Voting Rights Act Rewrite Hinges on Little-Known Republicans
There’s a ready temptation for those who dismiss any talk that Congress might agree on a way to revamp the Voting Rights Act.
Look no further, they might say, than the ideologically opposite lawmakers who have become the most visible players on the future of the law:
- John Lewis, the Atlanta Democrat and venerated hero of the civil rights movement, chosen to be the opening witness before the Senate Judiciary Committee on Wednesday.
- Trent Franks, the outspoken social conservative from Arizona who cast one of only 33 votes against the current voting rights law. GOP leaders picked him to preside over Thursday’s House Judiciary session.
Making back-to-back images of Lewis and Franks shorthand for the inevitable impasse over rewriting the statute may be expedient for both sides’ partisan interests. But there’s still a long-shot chance it could prove premature.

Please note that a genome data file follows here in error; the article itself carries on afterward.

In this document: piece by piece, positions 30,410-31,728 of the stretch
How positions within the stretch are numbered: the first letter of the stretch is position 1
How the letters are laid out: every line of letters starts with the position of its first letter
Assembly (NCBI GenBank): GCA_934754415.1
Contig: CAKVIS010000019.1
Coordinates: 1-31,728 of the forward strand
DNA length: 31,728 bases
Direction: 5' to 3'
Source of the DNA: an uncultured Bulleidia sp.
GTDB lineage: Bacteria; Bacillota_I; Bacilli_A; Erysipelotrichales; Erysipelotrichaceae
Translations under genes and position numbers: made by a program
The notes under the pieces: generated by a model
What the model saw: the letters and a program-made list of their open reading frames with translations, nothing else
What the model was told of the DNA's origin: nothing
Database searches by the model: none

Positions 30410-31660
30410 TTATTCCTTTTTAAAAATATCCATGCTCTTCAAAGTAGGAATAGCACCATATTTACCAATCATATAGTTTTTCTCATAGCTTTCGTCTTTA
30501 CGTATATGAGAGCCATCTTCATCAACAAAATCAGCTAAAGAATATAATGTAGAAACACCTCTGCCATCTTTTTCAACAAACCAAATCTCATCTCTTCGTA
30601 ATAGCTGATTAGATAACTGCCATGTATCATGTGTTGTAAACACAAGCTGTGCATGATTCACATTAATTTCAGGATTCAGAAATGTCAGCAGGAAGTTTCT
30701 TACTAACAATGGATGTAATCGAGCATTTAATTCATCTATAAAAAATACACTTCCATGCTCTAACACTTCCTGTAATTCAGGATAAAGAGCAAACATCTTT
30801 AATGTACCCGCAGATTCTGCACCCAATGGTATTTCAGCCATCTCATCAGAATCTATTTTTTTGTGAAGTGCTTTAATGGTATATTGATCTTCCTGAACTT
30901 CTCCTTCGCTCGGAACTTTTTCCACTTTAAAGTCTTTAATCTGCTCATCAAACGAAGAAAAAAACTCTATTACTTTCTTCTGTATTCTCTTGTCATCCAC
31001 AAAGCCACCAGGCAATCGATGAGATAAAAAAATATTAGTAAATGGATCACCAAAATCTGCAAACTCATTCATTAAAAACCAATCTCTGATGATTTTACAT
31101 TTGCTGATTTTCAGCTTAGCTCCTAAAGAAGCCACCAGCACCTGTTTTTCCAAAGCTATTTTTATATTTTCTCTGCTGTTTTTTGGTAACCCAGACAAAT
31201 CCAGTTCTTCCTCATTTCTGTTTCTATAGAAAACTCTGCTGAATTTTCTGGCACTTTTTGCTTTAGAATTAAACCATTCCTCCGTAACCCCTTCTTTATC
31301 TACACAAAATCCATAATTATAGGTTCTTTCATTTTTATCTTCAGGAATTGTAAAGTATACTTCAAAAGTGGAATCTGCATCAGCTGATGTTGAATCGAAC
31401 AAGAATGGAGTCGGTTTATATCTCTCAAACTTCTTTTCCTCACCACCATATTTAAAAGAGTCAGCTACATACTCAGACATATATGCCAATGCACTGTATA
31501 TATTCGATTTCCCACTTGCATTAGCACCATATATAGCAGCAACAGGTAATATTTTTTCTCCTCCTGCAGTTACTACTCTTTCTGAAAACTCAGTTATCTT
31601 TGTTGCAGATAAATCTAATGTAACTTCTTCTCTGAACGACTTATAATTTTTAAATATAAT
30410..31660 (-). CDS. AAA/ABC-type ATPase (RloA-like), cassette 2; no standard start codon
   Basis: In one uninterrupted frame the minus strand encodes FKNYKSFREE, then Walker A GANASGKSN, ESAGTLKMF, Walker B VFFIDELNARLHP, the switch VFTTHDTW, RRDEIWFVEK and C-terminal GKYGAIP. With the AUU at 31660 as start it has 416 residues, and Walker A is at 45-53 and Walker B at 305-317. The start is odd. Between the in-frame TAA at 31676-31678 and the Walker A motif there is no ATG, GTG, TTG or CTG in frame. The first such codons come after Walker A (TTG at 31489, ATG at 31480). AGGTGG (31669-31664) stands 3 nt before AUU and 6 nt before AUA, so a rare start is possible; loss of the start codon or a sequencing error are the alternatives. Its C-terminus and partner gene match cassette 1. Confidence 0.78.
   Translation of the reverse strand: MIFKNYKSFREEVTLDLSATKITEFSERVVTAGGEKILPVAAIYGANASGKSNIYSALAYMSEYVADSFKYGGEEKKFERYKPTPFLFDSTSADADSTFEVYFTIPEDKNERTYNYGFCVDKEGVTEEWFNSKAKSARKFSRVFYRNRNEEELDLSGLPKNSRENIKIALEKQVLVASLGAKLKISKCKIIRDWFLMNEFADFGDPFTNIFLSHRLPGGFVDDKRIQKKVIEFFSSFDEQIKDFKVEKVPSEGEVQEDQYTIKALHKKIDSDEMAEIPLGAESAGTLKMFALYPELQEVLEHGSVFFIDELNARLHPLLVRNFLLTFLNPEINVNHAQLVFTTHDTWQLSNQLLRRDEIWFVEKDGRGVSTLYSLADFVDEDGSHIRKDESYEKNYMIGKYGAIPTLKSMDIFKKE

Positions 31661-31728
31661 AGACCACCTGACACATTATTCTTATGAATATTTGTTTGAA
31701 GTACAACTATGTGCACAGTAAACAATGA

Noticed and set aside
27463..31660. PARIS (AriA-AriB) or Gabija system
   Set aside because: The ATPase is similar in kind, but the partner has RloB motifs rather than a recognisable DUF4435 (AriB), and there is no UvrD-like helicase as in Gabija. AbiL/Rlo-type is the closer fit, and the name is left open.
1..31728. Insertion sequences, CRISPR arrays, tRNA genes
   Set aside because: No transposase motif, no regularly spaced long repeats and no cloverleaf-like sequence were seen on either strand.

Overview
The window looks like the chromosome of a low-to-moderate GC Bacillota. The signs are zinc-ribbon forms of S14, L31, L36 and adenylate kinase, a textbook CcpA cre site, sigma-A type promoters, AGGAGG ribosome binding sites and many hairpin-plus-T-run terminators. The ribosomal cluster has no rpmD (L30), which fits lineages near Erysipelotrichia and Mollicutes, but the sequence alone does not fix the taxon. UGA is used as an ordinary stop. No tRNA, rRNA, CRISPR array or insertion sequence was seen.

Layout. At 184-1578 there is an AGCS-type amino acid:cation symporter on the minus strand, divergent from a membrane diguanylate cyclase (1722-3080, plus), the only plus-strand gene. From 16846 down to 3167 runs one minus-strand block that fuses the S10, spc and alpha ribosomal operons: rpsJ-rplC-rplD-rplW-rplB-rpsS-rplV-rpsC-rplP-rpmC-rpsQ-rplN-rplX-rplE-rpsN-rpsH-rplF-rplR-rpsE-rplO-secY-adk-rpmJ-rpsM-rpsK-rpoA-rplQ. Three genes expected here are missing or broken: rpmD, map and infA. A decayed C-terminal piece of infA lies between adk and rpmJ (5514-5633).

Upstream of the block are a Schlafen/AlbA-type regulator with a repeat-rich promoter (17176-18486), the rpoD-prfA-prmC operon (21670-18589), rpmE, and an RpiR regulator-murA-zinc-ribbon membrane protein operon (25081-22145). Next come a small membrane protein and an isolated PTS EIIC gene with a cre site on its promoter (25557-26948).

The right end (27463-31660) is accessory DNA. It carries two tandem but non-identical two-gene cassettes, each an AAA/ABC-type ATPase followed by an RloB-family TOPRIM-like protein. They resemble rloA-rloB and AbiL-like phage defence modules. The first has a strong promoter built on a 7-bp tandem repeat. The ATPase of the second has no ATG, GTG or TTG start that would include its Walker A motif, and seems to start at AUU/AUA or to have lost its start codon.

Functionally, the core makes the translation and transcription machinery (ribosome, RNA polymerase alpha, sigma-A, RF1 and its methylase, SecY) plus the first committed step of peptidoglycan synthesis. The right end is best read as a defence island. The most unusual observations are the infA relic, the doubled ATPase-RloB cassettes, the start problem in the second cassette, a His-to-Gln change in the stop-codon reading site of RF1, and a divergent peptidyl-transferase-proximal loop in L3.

If there’s a shot at a deal in the next year, it may rest with two other House members who are hardly as well-known to those who watch cable television news. They are Republicans who have quite different, but equally pressing, incentives for bolstering protections for voting.
One is Jim Sensenbrenner of Wisconsin, who chaired Judiciary when the Voting Rights Act was last updated in 2006. Now that the Supreme Court has struck down a central element of one of his most important legislative achievements, Sensenbrenner is ready to devote the twilight of his almost-four-decade career to winning a more lasting bipartisan triumph the second time around.
Read more on Roll Call: Voting Rights Act Rewrite Hinges on Little-Known Republicans